An astute observer can’t help but notice that there is a trend in our society of turning things form religious to secular. I am not talking about an outright rejection of religious practices and norms, such as denouncing God and refusing to attend mass. What I mean is that we are taking religious acts and beliefs, and simply secularizing them.
A mild example of this trend is especially prevalent among young people who say they are spiritual, but not religious. A great priest at Boston College, Father Neenan, used to respond to students saying this by saying “I’m spiritual too, I drink scotch.” He had quite the sense of humor. But his point was that in order to be religious and truly follow God, you need to belong to a group (i.e. a church). You cannot go at it alone.
A more extreme, and possibly more common example of secularizing religious acts is the movement toward “meditation”. Outlets like the Huffington Post and other progressive publications have articles exposing the benefits of taking time to relax, think, and contemplate life. Feeling stressed? Meditate. Have a big event coming up and want to prepare? Mediate.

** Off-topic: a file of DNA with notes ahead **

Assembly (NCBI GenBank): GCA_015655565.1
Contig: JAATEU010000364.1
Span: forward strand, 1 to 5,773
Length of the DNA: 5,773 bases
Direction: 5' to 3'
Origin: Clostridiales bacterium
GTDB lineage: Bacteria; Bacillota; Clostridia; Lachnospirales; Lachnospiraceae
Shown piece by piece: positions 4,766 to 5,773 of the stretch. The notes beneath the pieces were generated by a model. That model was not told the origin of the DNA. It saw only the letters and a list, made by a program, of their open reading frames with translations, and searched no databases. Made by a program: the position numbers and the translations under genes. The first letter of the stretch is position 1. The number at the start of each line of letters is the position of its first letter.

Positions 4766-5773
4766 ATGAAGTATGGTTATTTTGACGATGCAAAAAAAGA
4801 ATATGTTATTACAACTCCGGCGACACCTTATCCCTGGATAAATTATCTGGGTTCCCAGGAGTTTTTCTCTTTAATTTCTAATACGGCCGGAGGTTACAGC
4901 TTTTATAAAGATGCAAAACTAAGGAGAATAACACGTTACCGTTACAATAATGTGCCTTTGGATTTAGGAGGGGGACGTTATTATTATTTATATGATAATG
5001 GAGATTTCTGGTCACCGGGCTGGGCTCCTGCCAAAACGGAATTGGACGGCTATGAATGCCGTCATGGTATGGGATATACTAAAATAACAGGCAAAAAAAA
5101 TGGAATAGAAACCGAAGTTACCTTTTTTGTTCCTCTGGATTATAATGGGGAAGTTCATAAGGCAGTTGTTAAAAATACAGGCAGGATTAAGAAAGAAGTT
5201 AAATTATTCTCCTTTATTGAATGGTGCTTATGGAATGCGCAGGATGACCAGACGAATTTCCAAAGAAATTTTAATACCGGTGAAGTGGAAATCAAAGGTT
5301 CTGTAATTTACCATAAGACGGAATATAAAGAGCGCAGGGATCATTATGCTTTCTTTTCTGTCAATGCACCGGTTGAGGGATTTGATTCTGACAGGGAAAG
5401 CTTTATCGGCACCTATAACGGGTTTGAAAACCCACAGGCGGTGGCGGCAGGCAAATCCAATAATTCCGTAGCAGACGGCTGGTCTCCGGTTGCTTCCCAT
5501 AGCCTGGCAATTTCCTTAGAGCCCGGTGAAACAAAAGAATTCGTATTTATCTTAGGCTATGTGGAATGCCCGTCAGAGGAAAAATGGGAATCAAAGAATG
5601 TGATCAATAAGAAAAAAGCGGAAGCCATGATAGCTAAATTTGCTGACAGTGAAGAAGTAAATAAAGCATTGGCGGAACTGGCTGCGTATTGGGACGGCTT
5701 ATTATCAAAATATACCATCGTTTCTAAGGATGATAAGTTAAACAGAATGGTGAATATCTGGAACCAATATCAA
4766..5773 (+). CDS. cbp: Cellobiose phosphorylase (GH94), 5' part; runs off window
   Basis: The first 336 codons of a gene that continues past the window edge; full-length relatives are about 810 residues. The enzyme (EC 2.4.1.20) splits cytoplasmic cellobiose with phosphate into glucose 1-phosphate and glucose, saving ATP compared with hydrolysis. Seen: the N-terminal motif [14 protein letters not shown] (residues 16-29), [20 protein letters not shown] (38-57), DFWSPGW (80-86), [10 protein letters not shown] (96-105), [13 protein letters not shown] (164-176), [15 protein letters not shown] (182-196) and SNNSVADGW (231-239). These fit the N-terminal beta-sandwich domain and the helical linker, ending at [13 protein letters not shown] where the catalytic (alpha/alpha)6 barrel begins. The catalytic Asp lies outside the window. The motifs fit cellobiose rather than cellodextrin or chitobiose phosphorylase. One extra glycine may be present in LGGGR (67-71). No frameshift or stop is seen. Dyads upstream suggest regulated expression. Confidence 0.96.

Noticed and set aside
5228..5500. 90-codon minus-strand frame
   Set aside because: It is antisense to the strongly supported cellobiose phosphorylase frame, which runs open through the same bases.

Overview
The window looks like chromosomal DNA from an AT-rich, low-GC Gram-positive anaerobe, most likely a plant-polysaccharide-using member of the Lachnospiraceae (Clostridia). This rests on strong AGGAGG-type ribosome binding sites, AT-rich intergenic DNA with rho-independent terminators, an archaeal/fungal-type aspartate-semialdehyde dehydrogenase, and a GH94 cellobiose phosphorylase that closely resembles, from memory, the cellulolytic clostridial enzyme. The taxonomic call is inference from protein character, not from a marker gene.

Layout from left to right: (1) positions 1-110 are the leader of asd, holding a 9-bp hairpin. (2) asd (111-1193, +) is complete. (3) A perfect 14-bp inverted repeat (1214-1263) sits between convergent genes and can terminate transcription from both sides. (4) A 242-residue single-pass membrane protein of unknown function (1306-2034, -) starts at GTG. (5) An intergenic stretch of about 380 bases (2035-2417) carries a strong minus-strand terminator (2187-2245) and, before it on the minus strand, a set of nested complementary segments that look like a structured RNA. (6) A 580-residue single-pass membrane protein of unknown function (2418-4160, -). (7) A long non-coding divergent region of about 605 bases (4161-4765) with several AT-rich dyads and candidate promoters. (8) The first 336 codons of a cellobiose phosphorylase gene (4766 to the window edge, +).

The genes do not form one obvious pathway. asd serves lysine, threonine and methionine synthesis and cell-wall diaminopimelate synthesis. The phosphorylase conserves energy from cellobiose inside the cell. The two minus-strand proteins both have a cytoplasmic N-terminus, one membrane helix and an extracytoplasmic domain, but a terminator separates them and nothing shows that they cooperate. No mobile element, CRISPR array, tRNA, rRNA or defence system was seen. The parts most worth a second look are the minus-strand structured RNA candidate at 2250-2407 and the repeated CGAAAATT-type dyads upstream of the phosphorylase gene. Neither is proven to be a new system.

Growing up in a Catholic home, this advice sounded very familiar. The only difference is that instead of calling it mediation we called it prayer, and instead of naively thinking that the human mind can solve all of its problems on its own, we would admit that we needed God’s help.
So it appears that the “mediation” hype is just secularists trying to re-invent the wheel. Secularists can’t acknowledge that believing in God has benefits for humans, so instead they take habits of the faithful and give them a different name. Hopefully people will begin to realize that all that “meditating” they are doing is really just praying.